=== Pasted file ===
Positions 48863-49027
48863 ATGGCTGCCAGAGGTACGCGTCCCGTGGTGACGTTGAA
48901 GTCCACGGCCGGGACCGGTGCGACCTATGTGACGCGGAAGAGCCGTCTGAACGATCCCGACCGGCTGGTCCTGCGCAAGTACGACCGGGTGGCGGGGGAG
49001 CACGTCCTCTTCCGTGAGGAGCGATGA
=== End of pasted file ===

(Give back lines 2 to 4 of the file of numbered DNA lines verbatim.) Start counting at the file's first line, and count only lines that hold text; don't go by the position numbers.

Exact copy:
48863 ATGGCTGCCAGAGGTACGCGTCCCGTGGTGACGTTGAA
48901 GTCCACGGCCGGGACCGGTGCGACCTATGTGACGCGGAAGAGCCGTCTGAACGATCCCGACCGGCTGGTCCTGCGCAAGTACGACCGGGTGGCGGGGGAG
49001 CACGTCCTCTTCCGTGAGGAGCGATGA